In a Facebook post on Sunday, the International House of Prayer in Kansas City (IHOPKC) alerted followers that Heidi Baker was requesting prayer for Iris Global in Pemba, Mozambique.
CBN News spoke with Joy Ercoli, the vice president of operations of Iris Global, to confirm the report.
She said that although the news has gained international attention, there is a sense of peace over the ministry and its International Harvest School.
“There is not a sense of panic…the reality is it has been going on for quite a while,” she said.
Laura Taranto, the executive assistant to Heidi Baker, wrote to CBN News explaining that several attacks have occurred within two hours of their base in the rural village.
“There have not been any attacks in Pemba, where we live. We have not received any threats against our base or the city of Pemba. The attacks were against villagers of all faiths including families of some of our friends here, and we mourn with all those who have lost family.”
According to a statement released by Iris Global, a group of militants has been attacking villagers in the area since last fall.
“Since October 2017 there has been a group of militant extremists responsible for scores of attacks against government institutions and civilians in the north of Mozambique where we live,” reads the official statement. “They are targeting anyone who opposes their brand of terror.”
“In the last few weeks these attacks have intensified in frequency and brutality,” it continued. “Each attack has involved killing and burning houses. People were beheaded in at least six villages, two of which are within two hours drive of our Pemba base. Villagers are fleeing for their lives, carrying nothing with them, and have become refugees in the bush or on offshore islands.”
Ercoli told CBN News the Mozambique government is being cautious and has made the decision to cancel the visas of Harvest school students.
“The government has canceled visas for our international Harvest School students for security reasons, and they are having to leave within a few days for South Africa where the school will continue. They will fly out this week on commercial flights,” Taranto confirmed in a statement to CBN News. “The airport is still running flights as normal.”
“Our ITC Harvest School is half Mozambicans and half internationals,” Taranto added. “The Mozambican pastors in training will continue school here in Pemba. The international students will complete their school in South Africa.”
Ercoli said the ministry’s decision to send students to South Africa is to ensure compliance with the government.
“They are just going with their plan to move students out and to get started in South Africa,” Ercoli said.
Ercoli confirmed that despite the danger, both Heidi and Rolland Baker would be staying in Pemba for the time being. The ministry said they would continue to pray for the country they love.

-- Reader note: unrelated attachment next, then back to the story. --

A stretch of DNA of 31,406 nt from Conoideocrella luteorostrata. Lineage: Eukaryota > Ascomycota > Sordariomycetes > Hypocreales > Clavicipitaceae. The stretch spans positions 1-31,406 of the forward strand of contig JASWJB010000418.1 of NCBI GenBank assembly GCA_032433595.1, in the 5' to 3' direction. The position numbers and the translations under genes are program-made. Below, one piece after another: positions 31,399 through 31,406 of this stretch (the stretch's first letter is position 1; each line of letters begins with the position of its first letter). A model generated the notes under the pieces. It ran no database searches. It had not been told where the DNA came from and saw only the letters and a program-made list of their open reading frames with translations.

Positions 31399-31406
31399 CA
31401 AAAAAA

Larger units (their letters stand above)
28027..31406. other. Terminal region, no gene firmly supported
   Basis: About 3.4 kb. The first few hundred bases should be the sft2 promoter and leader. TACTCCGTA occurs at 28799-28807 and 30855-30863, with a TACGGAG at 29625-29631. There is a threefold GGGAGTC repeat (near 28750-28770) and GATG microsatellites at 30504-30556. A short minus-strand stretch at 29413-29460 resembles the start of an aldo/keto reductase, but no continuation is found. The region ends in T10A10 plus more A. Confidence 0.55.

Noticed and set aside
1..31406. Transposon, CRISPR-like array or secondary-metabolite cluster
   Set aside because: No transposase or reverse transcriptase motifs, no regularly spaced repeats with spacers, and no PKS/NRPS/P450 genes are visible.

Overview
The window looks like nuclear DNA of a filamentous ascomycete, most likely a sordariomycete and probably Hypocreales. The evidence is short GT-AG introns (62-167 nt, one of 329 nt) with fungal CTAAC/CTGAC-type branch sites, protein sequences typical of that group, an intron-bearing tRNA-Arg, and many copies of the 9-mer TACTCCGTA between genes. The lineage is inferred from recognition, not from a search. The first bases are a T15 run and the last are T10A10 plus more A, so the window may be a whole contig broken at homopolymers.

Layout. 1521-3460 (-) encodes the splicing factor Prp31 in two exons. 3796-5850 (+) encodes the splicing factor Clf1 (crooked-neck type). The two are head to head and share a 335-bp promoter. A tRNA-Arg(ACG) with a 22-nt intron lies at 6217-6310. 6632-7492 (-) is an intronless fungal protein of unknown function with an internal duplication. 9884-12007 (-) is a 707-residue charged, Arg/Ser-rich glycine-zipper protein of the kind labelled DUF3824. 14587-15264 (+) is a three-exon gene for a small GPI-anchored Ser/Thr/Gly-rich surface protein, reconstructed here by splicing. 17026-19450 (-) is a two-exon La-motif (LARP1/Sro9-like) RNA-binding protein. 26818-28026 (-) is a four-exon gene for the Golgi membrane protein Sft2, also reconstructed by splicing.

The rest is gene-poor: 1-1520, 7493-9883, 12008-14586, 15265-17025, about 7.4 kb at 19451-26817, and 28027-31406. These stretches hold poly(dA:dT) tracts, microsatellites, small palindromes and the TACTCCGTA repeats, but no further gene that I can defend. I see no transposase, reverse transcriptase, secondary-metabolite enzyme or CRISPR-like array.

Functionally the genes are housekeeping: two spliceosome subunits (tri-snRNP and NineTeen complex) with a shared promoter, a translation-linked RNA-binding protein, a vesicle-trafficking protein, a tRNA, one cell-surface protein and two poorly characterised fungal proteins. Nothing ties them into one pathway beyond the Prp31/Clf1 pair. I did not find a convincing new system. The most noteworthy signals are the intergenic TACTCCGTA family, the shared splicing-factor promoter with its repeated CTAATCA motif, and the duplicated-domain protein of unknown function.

“We are praying for peace in Mozambique and our hearts mourn for the families who have lost loved ones,” the statement reads. “Our leadership team is in constant prayer, daily evaluating the situation to determine the best precautions for our staff.”
Heidi and her husband Rolland have been missionaries since they were married in a small charismatic church in Southern California.
They spent 12 years in Asia and saw thousands come to Jesus. In 1995, Heidi and Rolland moved their family to Mozambique, one of the poorest countries in the world. The government offered them a horribly dilapidated and neglected “orphanage.”
They started caring for 80 children and watched God pour out his love and provide food day after day. The Bakers now watch God provide miraculously for well over 10,000 children every day and have a network of more than 10,000 churches, Bible schools, primary schools, and remote outreach programs.
Today Heidi and Rolland’s ministry “Iris Global” has networks of churches and church-based orphan care in all ten provinces in Mozambique in addition to their bases in main cities. In recent years they have concentrated on the Makua, a people group of four million in the north who were listed by mission researchers as “unreached and unreachable.”
With tremendous help from missionaries and nationals, around two thousand churches have been planted among these people in the last eight years.
Heidi spoke to CBN News in April about her vision of revival she has seen that she called the Glory Wave.
“I saw the wave and it’s full of faces. And I thought, ‘Lord, what is that? Are those the ones coming home or the ones going out?’ And I saw they were the faces of these radical lovers of God, every tribe, tongue, and nation, who are going to go to the ends of the earth, carrying the Glory,” she stated.